A few weeks ago, Google Posts was rolled out to all businesses that use Google My Business (GMB). The new feature let’s you connect with customers directly from your Google listing and can help you attract more visitors to your site. We’ve been trying out different Google Posts for the Digital Six website, promoting timely content such as new blog posts and job vacancies. It’s really quick and easy to use and it’s a great way to encourage searchers to click on our site. We think this is particularly beneficial to retailers so we thought we’d give you the lowdown!
Google Posts can be accessed from your computer or on the Google My Business app available for iOS and Android. When creating your post, you’re given various options including adding text (300 words max), uploading an image (minimum 250×250 pixels), adding an event (with a title, start and end dates) and choosing a call to action button. There are five CTA buttons currently available:
Along with your selection, you’ll need to insert the link that relates to your post. For example, you might want to include a link to your latest blog post with the “Learn More” call to action. Once you’ve created your post, you’re able to see a preview of how it will look. If you’re happy with it, click the publish button and your post will appear in Google search and Maps in just a few moments.
Google Posts expire within 7 days after they’ve been published so make sure you create new ones regularly. Up to 10 posts can be displayed in the carousel format which users can scroll through.
There are many different types of posts you can create. Here are some ideas that you might want to consider:
One of the things we noticed when testing our posts is that when viewing them in the knowledge panel, the text cuts off at different points depending on the device you’re using. Below you can see how the post appears on the Samsung S7 (left screenshot) which shows the first 42 characters compared with the iPhone 7 (right screenshot) which shows the first 55 characters.
Users need to click on the post to read more (or select the Posts tab on mobile phones), however most people probably won’t know to do this at this early stage. This makes images the best way to make your post stand out. For example, if you’re promoting a discount offer it would be a good idea to add a colourful graphic with the discount in big bold text.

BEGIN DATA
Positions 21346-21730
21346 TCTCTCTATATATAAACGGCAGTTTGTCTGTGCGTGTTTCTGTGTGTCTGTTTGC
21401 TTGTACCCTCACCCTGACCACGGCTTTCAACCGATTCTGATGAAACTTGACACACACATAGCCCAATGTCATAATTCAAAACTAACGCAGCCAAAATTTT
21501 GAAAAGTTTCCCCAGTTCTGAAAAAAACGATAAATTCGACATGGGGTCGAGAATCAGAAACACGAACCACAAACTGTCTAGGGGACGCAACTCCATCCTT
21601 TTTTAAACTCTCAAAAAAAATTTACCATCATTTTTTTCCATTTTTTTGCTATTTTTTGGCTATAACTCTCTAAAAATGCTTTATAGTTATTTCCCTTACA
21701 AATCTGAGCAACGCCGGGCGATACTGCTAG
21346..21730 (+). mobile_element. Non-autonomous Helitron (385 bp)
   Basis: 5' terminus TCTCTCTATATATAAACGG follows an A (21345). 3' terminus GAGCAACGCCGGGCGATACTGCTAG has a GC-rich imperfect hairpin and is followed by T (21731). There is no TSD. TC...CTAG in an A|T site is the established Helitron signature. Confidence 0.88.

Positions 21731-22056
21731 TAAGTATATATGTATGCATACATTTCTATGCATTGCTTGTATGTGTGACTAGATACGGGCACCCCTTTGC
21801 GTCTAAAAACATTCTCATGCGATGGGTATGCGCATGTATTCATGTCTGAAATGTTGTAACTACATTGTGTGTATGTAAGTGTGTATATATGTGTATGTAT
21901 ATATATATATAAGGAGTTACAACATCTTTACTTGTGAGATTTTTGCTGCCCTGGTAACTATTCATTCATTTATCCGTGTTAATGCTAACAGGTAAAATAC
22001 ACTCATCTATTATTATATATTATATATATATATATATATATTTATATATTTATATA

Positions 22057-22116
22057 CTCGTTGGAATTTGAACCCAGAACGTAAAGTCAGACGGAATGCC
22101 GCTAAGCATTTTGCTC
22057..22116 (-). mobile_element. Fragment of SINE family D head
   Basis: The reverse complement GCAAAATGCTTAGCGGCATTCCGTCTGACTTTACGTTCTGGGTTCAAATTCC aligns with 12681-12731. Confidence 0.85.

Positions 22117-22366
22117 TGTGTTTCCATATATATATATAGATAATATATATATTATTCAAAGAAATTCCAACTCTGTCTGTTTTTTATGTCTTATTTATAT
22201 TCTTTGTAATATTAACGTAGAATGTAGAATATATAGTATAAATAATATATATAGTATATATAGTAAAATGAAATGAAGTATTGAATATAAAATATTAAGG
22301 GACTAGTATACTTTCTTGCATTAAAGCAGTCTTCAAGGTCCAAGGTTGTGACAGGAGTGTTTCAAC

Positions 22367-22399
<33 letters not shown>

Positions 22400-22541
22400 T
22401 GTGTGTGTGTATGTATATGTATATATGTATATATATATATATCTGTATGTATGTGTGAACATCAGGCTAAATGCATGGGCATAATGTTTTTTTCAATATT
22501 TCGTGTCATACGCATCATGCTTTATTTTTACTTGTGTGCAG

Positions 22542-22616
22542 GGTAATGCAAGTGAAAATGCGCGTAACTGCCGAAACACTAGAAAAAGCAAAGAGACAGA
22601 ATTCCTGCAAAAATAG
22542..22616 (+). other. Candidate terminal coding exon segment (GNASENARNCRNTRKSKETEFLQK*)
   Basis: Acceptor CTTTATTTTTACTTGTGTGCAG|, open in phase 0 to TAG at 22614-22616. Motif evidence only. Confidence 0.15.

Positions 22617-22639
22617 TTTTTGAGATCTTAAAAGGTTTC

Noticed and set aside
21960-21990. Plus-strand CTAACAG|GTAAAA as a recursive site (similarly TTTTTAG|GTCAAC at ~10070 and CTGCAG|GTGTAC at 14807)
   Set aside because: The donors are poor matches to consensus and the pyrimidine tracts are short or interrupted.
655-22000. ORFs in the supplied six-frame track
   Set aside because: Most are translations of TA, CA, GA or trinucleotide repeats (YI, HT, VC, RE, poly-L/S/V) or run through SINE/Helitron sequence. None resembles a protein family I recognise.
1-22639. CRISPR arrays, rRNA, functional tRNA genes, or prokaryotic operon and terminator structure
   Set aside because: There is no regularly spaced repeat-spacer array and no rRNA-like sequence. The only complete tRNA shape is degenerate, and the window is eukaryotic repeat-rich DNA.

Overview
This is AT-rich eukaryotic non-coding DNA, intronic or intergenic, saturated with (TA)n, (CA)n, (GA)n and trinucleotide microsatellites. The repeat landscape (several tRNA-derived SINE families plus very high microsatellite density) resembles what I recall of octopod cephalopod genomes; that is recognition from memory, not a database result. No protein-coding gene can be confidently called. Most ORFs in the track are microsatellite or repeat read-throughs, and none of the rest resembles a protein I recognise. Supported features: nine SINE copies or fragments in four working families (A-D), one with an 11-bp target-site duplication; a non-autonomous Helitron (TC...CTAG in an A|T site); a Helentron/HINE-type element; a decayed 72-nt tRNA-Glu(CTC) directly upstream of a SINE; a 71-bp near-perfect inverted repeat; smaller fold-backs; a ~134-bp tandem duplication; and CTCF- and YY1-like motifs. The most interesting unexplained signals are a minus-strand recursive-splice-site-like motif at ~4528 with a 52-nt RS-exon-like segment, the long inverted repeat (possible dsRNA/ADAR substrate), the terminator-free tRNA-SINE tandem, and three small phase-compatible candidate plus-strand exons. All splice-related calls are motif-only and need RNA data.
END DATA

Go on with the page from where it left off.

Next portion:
Check how many clicks your posts are getting to find out which types are attracting people to your site. You can see this by clicking the eye icon underneath your published posts along with the number of times the posts have been viewed
Tracking: It’s well worth tracking the behaviour of the people who click to your site, particularly for the product based posts. Since Google Posts data doesn’t automatically show up in Google Analytics, you’ll need to do this by using UTM codes. Simply create a custom URL then paste it into the CTA link field when you’re creating your post. Once your post starts getting clicked on, you’ll then be able to get insights from Google Analytics e.g. whether people made a purchase after clicking on your post
Wording: Each post should focus on one single selling point. For example, it would be bad practise for a post that featured two offers: “15% off all shoes and buy one get one half price on basic t-shirts.”
Images: Visual posts are more likely to get noticed and encourage engagement so try to include an image every time. Google let’s you upload images with a high resolution so make sure you take advantage of this.
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